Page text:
Children in York are more likely to be obese when they leave primary school than they were 10 years ago.
More than one in five Year 6 pupils in the city are classed as obese according to NHS data – with children living in deprived areas far more likely to be unhealthily overweight than those in wealthier neighbourhoods.
The figures show 22 per cent of York Year 6 children were obese in 2020 compared to 14 per cent in 2010.
A Public Health England (PHE) report says there is a strong link between deprivation and obesity among children – and adds that inequalities were widening.
York’s three most deprived areas have the highest rates of obesity among 11-year-olds according to 2019 data:
- Clifton at 22.4 per cent obese
- Westfield at 20.2 per cent
- and Guildhall at 20.4 per cent.
By comparison, the rates of childhood obesity in the city’s wealthiest areas were among the lowest – Copmanthorpe at 8 per cent, Fulford and Heslington at 9.3 per cent and Wheldrake at 8.9 per cent.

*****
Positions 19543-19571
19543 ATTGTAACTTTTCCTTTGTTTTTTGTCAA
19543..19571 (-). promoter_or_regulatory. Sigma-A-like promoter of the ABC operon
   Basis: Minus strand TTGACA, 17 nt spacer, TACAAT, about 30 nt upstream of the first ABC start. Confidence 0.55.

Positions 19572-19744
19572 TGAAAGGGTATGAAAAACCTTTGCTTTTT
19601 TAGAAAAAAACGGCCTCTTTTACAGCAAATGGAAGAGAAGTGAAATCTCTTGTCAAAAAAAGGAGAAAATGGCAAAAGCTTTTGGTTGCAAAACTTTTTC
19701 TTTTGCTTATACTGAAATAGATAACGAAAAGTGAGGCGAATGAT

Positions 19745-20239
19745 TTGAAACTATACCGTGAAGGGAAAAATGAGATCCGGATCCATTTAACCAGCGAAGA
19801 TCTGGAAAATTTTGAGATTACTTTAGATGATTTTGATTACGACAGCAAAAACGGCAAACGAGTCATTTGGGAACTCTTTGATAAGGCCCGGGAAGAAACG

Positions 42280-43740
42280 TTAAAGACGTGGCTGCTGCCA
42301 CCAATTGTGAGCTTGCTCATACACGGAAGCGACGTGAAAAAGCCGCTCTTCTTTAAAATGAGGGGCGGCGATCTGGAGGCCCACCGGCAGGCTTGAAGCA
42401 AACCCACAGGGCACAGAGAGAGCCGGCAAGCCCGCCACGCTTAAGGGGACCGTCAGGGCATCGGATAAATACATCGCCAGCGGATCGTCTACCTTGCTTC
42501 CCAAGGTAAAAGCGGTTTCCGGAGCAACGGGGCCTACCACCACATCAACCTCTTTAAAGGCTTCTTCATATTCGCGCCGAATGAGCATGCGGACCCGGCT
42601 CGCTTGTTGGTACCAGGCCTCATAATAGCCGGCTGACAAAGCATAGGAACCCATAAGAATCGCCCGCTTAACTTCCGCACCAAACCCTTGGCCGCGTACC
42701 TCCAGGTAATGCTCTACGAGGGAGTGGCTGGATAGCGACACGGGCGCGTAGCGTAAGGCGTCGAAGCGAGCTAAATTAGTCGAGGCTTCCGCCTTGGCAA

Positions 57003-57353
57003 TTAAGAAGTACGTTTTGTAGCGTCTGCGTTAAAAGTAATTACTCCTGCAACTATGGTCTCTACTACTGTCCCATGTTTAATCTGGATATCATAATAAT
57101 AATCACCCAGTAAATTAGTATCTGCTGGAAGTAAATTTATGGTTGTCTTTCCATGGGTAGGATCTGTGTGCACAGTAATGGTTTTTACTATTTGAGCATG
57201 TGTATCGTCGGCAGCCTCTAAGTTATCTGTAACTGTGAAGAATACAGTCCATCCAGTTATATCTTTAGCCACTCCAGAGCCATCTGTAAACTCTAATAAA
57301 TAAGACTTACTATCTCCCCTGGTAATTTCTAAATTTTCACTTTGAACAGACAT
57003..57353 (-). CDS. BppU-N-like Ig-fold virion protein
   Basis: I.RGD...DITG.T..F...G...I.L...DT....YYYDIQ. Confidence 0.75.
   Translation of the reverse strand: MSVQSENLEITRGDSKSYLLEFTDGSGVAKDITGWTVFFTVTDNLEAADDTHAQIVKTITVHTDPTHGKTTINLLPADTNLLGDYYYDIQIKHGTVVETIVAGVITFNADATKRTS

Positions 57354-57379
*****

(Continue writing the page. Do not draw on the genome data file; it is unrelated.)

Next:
Nationally obesity among Year 6 pupils rose to an average of 21 per cent in 2019/20.
Bold measures are needed
PHE said rising levels of obesity for children in deprived areas offset any progress seen in wealthier places.
Dr Alison Tedstone, PHE’s chief nutritionist, said: “Obesity is complex and is influenced by a range of factors, including education, income and the places that people live in, which may in part explain why we are seeing more overweight children in the most deprived areas.”
She added: “Too many children are living with obesity, threatening their future mental and physical health.
“Bold measures are needed to tackle this.”
They include a grant being offered to councils for child weight management services and pressure being placed on the food industry to produce healthier products.
But the NHS Confederation, a membership body for NHS organisations, said further action was urgently needed, including the restricting of fast food shops near schools and opening of more play areas and parks.
The group also wants the VAT rate raised on unhealthy foods.
The figures are taken from the National Child Measurement Programme. Data collection for York in 2019/20 was impacted by Covid-19 with 1,659 fewer Year 6 children measured – 48 per cent less – compared to 2009/10.